Kirkstall Forge Rail Station, if ever built, would be welcome although how this might benefit Bramley is unclear, as direct pedestrian access to it could only be had by those with the skills of the SAS with canal, rail tracks and the River Aire to cross first! The only road access is via traffic lights at Kirkstall Bridge, then the Star and Garter one and the A65 towards Horsforth. However, I am sure their intentions are genuine and that they did mean well.

Name and address supplied

Act now, Eric

Philip Hammond, the Transport Secretary, has said that it was unacceptable that the British Airports Authority would face no punishment under the current system for the recent chaos at the snowbound Heathrow Airport. He said there should be an "economic penalty for service failure".

What a shame that the ex-Bradford councillor Eric Pickles, the Secretary of State for Communities and Local Government, does not share the same sense of injustice.

If our council, or even the workers themselves, suffered an "economic penalty for service failure", would we have such poor bin service? Neil Evans, Leeds City Council's environmental and neighbourhoods director, asked taxpayers to be patient. But the massive number of people in the Leeds area that are saying that their bins have been missed, Leeds City Council must have saved millions, yet they say the savings are not as much as expected.

So instead of insults from Eric Pickles towards the councillors, calling council leaders in Leeds and Wakefield "negligent" and "stupid", perhaps we need to see some action from the Minister for Communities and Local Government.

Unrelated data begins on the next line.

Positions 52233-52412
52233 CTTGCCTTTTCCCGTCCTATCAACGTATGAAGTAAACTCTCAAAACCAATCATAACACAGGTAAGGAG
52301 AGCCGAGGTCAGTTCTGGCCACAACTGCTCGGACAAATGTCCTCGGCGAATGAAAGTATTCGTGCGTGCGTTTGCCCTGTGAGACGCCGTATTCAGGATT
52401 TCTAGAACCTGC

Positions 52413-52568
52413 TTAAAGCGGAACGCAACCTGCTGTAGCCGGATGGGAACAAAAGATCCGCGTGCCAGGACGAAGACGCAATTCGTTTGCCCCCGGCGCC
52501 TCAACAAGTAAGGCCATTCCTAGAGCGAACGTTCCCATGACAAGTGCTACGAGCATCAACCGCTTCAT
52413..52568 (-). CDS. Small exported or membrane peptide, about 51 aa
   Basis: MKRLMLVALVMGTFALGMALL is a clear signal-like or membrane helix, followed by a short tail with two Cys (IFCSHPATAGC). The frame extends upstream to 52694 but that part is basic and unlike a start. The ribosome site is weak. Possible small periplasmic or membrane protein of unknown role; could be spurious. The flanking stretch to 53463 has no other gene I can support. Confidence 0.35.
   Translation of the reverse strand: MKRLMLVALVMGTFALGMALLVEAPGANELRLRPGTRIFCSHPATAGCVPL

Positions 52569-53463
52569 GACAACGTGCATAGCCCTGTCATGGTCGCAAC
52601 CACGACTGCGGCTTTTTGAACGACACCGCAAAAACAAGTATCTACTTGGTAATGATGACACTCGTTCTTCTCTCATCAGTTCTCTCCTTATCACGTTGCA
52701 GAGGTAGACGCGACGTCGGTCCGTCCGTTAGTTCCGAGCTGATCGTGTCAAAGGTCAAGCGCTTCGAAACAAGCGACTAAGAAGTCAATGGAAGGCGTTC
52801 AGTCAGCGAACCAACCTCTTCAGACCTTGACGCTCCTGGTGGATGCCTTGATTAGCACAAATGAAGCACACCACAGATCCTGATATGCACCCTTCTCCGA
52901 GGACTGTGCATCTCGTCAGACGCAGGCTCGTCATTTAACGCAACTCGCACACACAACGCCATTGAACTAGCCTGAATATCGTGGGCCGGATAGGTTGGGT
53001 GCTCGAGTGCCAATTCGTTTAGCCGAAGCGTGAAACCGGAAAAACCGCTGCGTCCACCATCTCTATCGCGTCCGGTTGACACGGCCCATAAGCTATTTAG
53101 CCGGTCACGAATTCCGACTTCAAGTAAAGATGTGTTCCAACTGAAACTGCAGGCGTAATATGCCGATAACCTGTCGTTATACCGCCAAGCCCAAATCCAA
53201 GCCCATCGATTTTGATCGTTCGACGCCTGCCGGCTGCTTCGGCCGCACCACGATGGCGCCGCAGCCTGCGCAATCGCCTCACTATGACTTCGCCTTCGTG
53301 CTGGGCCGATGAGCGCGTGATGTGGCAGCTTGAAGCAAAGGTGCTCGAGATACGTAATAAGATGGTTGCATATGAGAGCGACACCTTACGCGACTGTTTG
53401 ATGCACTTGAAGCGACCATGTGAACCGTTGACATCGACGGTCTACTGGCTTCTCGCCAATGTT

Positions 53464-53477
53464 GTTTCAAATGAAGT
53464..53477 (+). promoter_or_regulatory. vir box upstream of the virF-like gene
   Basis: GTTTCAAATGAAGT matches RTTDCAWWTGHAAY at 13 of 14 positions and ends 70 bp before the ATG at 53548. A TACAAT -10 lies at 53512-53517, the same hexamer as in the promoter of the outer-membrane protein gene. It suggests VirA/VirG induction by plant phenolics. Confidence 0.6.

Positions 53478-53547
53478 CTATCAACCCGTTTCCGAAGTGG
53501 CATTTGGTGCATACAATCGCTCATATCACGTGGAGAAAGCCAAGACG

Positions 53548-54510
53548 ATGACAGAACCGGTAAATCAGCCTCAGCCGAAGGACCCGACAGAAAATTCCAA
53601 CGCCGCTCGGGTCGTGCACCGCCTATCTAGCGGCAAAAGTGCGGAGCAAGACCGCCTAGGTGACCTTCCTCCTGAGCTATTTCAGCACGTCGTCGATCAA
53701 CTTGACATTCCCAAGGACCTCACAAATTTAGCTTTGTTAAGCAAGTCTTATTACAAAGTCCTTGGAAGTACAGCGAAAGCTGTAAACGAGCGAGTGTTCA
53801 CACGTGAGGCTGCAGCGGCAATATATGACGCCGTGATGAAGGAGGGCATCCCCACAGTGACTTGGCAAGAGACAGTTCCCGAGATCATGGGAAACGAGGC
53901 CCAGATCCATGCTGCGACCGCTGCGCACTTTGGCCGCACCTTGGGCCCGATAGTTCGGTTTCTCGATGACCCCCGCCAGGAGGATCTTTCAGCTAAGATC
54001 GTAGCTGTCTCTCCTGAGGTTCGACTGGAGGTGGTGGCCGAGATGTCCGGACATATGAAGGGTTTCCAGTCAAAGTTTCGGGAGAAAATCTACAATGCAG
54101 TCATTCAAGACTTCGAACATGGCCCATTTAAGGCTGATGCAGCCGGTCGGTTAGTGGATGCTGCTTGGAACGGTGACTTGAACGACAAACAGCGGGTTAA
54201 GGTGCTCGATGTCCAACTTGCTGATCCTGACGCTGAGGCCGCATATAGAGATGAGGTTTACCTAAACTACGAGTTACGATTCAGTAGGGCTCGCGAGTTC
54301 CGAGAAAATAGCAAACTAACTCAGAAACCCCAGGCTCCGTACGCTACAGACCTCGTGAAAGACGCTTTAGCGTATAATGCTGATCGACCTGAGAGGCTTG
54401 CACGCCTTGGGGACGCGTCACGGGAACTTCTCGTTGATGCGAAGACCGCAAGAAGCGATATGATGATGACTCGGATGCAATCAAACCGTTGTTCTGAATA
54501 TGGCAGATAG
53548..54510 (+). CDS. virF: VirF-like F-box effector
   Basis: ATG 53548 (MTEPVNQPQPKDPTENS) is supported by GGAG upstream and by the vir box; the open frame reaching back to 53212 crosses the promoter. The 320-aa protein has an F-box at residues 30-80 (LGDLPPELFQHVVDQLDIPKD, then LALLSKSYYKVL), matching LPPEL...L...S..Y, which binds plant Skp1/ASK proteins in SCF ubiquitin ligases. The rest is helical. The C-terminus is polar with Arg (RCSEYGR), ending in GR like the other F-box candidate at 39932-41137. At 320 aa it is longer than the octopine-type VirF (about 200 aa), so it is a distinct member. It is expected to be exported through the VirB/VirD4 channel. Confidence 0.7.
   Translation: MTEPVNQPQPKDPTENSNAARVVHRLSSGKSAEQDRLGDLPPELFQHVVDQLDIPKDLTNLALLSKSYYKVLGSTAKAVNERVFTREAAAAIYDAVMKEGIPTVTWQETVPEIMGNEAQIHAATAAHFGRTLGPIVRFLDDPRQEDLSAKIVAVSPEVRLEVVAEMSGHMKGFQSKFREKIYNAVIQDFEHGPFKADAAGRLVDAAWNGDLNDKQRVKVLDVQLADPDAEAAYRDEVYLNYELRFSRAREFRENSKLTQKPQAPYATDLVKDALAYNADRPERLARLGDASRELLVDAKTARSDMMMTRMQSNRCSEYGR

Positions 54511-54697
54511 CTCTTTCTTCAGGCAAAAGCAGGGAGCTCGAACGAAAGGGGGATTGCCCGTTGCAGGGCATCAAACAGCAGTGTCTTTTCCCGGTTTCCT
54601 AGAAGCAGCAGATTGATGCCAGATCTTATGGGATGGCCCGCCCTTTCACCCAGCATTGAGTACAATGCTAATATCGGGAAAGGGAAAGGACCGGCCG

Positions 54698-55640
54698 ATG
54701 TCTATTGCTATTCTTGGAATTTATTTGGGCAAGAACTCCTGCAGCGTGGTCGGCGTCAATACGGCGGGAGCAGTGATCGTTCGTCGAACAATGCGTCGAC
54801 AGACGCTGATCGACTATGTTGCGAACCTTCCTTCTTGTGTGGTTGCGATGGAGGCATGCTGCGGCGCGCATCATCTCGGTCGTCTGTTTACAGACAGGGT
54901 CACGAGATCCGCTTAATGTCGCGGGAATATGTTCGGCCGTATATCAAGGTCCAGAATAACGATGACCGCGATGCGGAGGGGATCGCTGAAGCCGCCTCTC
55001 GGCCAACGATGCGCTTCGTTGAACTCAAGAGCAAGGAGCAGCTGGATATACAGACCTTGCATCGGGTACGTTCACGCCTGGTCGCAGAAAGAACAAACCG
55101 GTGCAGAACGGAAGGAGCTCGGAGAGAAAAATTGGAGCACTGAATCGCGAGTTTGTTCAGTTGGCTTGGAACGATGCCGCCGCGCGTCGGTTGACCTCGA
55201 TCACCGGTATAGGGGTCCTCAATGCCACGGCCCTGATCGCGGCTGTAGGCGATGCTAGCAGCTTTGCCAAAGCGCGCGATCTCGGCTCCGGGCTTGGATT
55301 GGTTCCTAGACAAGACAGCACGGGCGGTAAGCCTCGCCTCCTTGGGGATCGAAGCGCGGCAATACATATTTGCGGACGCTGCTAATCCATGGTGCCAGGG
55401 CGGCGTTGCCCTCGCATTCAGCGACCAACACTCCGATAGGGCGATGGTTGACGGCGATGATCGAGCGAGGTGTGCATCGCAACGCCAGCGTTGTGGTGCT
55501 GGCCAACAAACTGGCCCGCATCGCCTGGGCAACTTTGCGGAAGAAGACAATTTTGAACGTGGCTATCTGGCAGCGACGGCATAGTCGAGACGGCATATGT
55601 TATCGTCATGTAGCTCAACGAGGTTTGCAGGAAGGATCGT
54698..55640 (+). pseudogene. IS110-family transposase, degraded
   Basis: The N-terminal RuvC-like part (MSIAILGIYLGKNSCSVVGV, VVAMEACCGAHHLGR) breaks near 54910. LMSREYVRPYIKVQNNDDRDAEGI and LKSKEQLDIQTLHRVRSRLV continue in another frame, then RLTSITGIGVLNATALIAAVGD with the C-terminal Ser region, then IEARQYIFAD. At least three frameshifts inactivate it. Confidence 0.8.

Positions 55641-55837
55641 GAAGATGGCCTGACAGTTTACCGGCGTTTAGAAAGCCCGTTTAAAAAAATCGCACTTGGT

N Bywater, Morley

Lack of sense

IT has been proved in all walks of life that lack of common sense is the cause of many problems. Rubbish collections in Leeds have been subjected to the same lack of use of the 'grey matter'. Ask any taxi or delivery driver how they would get through the day without knowing the districts and locations of businesses in which they work.

One wonders if Mr Evans's imposing title, director of environment and neighbourhoods at Leeds City Council, includes knowledge of the routes taken by drivers of refuse vehicles? It seems unlikely.

With a little thought, however, he and his colleagues would have realised that whatever revisions they made could only be effective if they kept drivers on routes they knew, otherwise chaos and serious delays would be bound to ensue, especially in inclement weather.

To illustrate the point further, a firm I once worked for thought that men prepared to work overtime were more valuable than others who did the same amount of deliveries in far less time, merely because they knew the routes and points of delivery, while the others did not. Consultation with those at the sharp end of refuse collection could have avoided most of the difficulties recently experienced.

E A Lundy, Leeds

Pest problem

REGARDING G Crawford's letter, I think he was wrong to blame the council, because they are right to advise not feeding the birds.